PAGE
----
If this “feature” is a byproduct of development, and not specifically intended or crucial to any users, do you think it would it be possible to change the implementation so that an Item description is the same everywhere?

Dale

Item descriptions should not change for sure in Quotes sent, for example.

They could be updated for BOMs though. Adding an Issue for this:

Hello rmetha,

I agree that any document that is sent to an external function needs to remain as created even if it includes a field that needs to be edited. This might also be the rule for internal transactional documents such as stock movements production orders etc. The historic records should not be changed if a field is edited in an item record.

However, I feel that BOM records like Item records not transactional but more infrastructure of the ERP system and as the one (BOM) is a set of the others (Items) - data shown needs to be consistent.

Hi all, my feeling is that a BOM and an Item are not separate entities. Some Items have child parts and some don’t, a BOM is simply the list of child parts when an Item has children.

I’m not sure how to manage modifying a BOM and identifying the new version (e.g. when version 2 of a BOM is created to update or correct the initial version). Instead of allowing an arbitrary number of BOMs per Item, usage can be constrained to allow only one BOM per Item, then BOM/10000001/002 can be interpreted as version 2 of the BOM for Item 10000001.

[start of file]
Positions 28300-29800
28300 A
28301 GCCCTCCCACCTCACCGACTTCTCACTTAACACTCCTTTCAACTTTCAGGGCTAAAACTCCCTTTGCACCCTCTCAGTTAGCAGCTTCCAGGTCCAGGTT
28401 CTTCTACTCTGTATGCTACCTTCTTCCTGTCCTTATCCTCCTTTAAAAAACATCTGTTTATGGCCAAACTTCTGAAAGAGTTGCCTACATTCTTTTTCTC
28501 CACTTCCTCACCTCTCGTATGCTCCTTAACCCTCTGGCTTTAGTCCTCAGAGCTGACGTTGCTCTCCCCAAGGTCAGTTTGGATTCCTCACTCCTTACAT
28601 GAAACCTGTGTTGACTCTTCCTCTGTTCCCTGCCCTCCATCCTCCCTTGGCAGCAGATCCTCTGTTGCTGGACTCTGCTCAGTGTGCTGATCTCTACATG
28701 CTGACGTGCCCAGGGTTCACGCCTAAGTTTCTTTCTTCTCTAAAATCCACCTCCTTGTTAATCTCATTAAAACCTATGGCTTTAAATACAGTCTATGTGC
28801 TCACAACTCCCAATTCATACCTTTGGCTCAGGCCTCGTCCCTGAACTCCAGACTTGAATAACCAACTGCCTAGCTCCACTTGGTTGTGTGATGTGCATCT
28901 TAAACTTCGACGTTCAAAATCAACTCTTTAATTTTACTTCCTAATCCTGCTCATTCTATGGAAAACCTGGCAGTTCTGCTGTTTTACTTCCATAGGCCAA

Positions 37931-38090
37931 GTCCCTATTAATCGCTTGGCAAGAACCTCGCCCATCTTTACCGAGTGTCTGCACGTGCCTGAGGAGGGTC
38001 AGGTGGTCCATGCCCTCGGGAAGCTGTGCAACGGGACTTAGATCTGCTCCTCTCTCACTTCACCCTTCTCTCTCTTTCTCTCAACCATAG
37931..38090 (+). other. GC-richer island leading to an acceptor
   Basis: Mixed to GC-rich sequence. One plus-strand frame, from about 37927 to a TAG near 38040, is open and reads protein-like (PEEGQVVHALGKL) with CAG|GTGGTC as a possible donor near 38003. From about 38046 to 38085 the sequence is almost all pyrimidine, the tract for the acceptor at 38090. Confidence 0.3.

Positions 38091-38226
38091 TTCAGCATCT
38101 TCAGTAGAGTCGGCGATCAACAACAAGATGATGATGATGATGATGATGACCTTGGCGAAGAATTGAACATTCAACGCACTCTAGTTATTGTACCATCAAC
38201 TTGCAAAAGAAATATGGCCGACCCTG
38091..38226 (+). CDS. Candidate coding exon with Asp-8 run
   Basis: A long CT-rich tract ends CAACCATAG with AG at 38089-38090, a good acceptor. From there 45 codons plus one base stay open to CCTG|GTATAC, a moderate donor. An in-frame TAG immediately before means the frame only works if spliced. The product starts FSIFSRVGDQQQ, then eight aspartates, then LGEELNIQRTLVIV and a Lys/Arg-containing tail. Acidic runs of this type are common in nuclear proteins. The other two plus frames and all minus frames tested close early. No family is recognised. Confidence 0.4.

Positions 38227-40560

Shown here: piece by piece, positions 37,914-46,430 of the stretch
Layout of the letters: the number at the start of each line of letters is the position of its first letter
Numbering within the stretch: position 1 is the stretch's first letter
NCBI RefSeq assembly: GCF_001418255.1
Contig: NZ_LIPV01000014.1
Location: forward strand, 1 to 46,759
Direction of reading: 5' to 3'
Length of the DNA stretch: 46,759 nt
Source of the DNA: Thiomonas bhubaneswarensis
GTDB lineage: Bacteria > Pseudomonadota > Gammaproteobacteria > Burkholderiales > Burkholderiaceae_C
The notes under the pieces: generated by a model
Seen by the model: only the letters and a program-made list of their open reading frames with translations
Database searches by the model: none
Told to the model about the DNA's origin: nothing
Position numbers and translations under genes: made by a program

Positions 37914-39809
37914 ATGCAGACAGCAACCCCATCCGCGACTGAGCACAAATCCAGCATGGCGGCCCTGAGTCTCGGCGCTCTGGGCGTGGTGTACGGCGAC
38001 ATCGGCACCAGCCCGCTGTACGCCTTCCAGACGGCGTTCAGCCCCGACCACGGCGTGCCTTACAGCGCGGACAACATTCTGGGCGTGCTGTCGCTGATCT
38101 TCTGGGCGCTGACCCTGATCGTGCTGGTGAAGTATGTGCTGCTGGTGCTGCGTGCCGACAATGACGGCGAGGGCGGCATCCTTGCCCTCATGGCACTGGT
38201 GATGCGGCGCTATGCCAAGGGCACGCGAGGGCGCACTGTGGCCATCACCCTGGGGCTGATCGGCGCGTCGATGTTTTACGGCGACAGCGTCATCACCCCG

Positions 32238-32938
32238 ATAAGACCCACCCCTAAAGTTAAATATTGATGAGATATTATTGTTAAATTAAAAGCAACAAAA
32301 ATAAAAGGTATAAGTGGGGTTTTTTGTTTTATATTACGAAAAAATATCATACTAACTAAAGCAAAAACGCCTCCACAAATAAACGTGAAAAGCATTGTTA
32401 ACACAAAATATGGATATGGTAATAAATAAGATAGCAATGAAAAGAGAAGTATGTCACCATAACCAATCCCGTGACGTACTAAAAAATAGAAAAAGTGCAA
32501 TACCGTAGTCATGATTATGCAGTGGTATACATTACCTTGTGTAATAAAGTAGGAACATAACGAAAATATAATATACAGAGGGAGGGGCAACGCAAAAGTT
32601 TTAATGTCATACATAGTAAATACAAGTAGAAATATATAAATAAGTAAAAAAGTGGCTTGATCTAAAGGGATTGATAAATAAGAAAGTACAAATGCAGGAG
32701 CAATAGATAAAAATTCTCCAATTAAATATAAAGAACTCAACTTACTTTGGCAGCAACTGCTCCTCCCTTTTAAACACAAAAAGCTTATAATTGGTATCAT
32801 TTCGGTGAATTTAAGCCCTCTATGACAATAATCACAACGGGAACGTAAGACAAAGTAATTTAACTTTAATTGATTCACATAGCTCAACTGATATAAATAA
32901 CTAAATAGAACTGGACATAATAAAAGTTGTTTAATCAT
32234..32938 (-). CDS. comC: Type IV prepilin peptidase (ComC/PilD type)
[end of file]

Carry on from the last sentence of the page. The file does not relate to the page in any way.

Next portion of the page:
I haven’t experimented with MRP yet so I don’t know if this is a problem or not (or how much), but the default when creating a new order should be to follow the highest BOM revision available when walking the hierarchy of an Item.

I’m using “Parts&Vendors” (P&V), a Windows Jet4 client/server-like app now to manage manage BOMs for electronic circuit boards (and define mechanical part numbers). P&V constrains an Item to having none or one-and-only-one BOM, which is working for us. However, I’ve never worked with multiple-BOMs-per-Item, so maybe I’m not just seeing how useful/required this feature is. If the BOM for an Item must be changed, either a) the Item can be “revised” - when the “old” BOM will never be used again, or a new Item can be created - when it’s needed to treat the old and new BOMs as separate product (likely depending on some other factor).